‘Sakhyam’ weaves together stories of friendship from the epics

Lakshmi Parthasarathy Athreya and Uma Sathyanarayanan played the role of two friends in the thematic production, ‘Sakhyam’

February 02, 2023 05:34 pm | Updated 05:34 pm IST

Lakshmi Parthasarathy Athreya and Uma Sathyanarayanan in ‘Sakhyam’.

Lakshmi Parthasarathy Athreya and Uma Sathyanarayanan in ‘Sakhyam’. | Photo Credit: Jinkal Dabi

Lakshmi Parthasarathy Athreya and Uma Sathyanarayanan, two senior dancers and disciples of guru Chitra Visweswaran, re-visited ‘Sakhyam’, a production commissioned by Natyarangam for its ‘Bandhava Bharatham’ festival in 2012. ‘Sakhyam’ was about the journey of friendship between two women from childhood.

As little girls, they hear the Aesop’s fable of the lion and the mouse. They plant a sapling as a symbol of their friendship. They read stories of other enduring friendships — Duryodhana and Karna, Rama and Guha and Krishna and Sudhama. And that’s how the narrative flowed.

Familiar stories were linked by contrived situations, and the overall visualisation was flat. It did not help that there were silences between pieces, without a live orchestra.

However, each segment was a standalone success, in terms of the dancers’ well-thought out delineations and mature abhinaya. They had sourced lyrics from diverse sources such as Ramdhari Singh Dinkar (Hindi), Kamba Ramayanam (Tamil), Bhagavatham (Sanskrit), Swati Tirunal (Sanskrit) and Sangam literature (Tamil).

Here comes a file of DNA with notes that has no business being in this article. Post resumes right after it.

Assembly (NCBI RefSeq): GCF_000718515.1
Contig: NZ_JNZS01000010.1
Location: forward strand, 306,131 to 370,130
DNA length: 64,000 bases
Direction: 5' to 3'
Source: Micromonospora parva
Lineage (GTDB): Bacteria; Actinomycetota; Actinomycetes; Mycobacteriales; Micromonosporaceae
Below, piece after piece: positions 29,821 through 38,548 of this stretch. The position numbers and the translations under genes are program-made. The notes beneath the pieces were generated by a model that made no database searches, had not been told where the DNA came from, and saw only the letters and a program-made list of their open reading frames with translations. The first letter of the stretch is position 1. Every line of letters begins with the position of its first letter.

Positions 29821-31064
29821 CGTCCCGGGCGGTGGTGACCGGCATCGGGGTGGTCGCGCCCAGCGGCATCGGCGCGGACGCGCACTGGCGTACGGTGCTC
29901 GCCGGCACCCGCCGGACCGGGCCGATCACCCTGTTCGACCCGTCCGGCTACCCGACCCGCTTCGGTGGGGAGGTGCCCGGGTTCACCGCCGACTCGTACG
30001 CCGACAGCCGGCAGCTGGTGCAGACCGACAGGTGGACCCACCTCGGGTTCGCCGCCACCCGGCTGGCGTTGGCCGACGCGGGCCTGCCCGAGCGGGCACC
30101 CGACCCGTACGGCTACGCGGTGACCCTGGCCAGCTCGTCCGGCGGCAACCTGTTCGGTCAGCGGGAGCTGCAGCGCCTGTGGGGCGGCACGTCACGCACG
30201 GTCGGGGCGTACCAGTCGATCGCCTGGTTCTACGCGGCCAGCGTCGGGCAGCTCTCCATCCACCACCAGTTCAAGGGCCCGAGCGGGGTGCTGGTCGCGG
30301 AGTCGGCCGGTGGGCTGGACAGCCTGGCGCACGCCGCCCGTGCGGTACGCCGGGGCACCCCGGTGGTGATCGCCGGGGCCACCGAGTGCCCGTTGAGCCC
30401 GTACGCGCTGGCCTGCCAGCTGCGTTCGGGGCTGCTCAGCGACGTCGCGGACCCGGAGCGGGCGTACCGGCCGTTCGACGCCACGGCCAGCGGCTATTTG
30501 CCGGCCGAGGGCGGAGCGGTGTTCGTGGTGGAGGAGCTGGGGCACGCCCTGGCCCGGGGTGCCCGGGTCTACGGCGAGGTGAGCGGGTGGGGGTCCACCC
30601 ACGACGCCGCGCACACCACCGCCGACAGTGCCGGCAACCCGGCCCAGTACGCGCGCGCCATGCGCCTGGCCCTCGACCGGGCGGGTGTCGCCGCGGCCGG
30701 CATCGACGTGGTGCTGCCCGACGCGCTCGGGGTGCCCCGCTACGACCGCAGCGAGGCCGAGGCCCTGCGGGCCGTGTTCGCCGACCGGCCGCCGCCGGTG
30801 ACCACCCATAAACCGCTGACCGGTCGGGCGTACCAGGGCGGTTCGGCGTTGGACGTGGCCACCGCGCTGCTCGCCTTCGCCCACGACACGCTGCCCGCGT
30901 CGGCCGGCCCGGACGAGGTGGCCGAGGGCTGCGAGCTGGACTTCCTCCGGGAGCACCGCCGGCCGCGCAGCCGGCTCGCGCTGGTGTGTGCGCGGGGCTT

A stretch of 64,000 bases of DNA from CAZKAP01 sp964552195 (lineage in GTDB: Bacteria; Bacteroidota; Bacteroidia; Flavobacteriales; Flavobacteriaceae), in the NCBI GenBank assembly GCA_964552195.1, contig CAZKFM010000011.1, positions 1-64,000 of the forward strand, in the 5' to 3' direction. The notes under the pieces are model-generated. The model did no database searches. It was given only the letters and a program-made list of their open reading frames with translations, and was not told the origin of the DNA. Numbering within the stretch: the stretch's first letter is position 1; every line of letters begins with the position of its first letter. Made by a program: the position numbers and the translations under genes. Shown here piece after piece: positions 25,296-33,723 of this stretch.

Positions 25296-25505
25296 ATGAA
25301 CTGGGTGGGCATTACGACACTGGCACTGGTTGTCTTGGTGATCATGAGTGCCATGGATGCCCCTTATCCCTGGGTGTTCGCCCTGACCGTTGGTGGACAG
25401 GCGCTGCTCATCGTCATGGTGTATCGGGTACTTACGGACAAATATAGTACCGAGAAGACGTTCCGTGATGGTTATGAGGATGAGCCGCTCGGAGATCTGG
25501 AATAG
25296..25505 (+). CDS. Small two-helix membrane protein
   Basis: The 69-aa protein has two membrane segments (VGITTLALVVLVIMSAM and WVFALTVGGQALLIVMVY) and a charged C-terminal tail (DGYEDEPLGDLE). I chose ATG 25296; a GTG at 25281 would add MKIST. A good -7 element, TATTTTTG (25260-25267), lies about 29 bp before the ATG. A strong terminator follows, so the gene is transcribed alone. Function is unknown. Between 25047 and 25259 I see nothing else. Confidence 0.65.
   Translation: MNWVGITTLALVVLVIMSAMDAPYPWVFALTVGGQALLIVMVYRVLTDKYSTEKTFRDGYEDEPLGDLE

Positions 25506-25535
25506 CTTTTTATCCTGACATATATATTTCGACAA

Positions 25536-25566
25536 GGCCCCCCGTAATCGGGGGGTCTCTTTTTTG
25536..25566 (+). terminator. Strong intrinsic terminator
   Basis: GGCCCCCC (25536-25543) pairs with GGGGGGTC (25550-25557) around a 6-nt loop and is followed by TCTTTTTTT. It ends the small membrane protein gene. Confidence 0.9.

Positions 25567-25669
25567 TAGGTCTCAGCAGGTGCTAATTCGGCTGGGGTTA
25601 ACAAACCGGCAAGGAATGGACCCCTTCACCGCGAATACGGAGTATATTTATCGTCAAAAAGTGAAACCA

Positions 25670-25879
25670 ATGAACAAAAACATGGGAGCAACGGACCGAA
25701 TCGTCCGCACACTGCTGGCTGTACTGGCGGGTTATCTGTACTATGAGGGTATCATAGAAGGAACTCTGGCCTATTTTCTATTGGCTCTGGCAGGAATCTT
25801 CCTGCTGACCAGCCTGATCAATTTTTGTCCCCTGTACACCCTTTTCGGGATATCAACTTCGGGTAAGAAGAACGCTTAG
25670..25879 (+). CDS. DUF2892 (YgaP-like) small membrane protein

The introduction of Karna was with a khanda jathi with the words, ‘….Surya putra, veera Karna…’ In the Guha story, the retelling begins as he waves to a departing Rama, ‘Anjana vannana..’ goes the episode, as he touches the boat reverentially and recollects the experience. Uma as Guha recited the words in tisra Adi, followed by singing of the lyrics, kavuthuvam style. It was an interesting use of theatre techniques.

Another memorable scene was between Sudhama (Lakshmi) and Krishna (Uma). Sudhama looks for his home on his return from Dwaraka, and realises what Krishna has done for him. He recollects the visit and his meeting with Krishna. Lakshmi’s was a soul-stirring characterisation.

The little girls have, in the meantime, grown up. One is in love, the other looks on with understanding, assuring her of her paramour’s return from the forest. She quotes from Sangam literature: ‘When he sees elephants and other animals in pairs, he will think of you’.

The music (Rajkumar Bharati) added much to the mood. All elements of the music were in balance, as was the mime and the nritta, with nothing overdone. Guru Chitra provided artistic guidance.

Top News Today


Comments have to be in English, and in full sentences. They cannot be abusive or personal. Please abide by our community guidelines for posting your comments.

We have migrated to a new commenting platform. If you are already a registered user of The Hindu and logged in, you may continue to engage with our articles. If you do not have an account please register and login to post comments. Users can access their older comments by logging into their accounts on Vuukle.